Why, precisely, isn't clear. As Aravosis argues, he'd be joining more than 60 national corporations, including Apple, Alcoa, Facebook, eBay, Intel and Morgan Stanley, and more than 100 Republican officials from around the country. The lawyer challenging Prop 8, Ted Olsen, has said a brief from the White House would have “great effect.” Gay rights advocates agree, and argue that there's nothing for Obama to lose in supporting the challenge.
"What's the downside? Everybody knows he is an advocate for gay marriage," said Richard Socarides, who was a special assistant to President Bill Clinton and his liaison with the gay and lesbian community. [...]One argument says that a White House brief on the issue either wouldn't have much weight with the Supreme Court, or that, as a story in the Wall Street Journal posits, that "taking such an expansive view in legal briefs could unnerve some justices in the Supreme Court's conservative wing." Additionally, the brief filed against DOMA "focuses on respecting the states' traditional authority over family law." A brief filed in the Prop 8 case would have to square that argument that the states have authority. According to the WSJ, a brief has been drafted, and now President Obama has to make the final decision to file it.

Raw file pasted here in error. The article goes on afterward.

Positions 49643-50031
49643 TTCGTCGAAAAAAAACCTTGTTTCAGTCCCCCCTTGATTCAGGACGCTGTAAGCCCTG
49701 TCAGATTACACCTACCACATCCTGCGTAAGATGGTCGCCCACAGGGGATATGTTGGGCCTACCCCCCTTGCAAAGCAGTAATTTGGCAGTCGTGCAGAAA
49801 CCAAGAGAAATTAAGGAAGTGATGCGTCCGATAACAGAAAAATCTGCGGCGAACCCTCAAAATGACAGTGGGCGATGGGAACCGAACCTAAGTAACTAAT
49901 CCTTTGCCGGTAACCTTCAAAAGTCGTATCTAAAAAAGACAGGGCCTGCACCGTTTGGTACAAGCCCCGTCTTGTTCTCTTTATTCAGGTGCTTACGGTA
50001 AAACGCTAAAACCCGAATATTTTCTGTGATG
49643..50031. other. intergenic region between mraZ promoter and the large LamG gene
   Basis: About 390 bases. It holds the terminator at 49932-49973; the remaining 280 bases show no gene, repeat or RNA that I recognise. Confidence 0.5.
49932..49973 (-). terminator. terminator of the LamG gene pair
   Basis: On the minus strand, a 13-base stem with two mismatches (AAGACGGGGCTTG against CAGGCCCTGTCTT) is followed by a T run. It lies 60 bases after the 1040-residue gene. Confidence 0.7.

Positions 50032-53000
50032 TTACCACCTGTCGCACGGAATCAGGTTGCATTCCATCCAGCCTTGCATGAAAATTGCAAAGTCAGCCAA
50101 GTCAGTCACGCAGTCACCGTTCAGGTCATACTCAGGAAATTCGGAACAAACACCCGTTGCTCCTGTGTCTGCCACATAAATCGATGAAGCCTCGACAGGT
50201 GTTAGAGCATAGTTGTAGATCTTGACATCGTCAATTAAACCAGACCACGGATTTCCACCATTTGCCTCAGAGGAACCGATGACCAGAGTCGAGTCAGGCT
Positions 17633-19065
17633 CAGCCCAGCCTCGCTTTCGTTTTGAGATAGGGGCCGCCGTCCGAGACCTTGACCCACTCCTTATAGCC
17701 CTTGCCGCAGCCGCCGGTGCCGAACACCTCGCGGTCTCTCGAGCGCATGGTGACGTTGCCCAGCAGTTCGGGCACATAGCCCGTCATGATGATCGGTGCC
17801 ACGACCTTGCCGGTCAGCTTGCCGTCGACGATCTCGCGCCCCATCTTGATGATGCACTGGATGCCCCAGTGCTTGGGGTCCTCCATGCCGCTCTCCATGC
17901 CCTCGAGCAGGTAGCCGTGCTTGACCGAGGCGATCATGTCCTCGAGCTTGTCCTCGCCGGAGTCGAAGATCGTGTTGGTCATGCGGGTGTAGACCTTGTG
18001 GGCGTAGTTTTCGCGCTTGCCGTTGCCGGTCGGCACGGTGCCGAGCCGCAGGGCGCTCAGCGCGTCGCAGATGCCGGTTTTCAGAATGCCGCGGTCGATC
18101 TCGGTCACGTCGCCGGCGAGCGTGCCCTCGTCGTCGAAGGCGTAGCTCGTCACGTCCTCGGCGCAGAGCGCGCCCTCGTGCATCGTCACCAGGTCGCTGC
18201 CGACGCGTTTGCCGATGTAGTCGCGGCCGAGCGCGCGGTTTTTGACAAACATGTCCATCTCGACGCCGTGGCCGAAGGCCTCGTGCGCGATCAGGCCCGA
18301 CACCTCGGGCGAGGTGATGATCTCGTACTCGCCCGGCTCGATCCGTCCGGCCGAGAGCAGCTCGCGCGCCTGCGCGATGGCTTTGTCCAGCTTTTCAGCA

But the president has remained silent on the legal arguments over a state's authority to ban same-sex marriage, even after his declaration a year ago that—after years of "evolving"—he supports the rights of gays and lesbians to wed. In the same interview, he said the issue should be left up to the states, a position he has appeared to move away from in more recent comments.
Obama added to the anticipation in an interview last week with KGO-TV. After noting that Solicitor General Donald Verrilli, the Justice Department's top Supreme Court litigator, "is still looking into" a position on Prop. 8, he said that his personal view is that "same-sex couples should have the same rights and be treated like everybody else."
The president's words in his inaugural address, "Our journey is not complete until our gay brothers and sisters are treated like anyone else under the law," should be his ultimate guide in making that decision.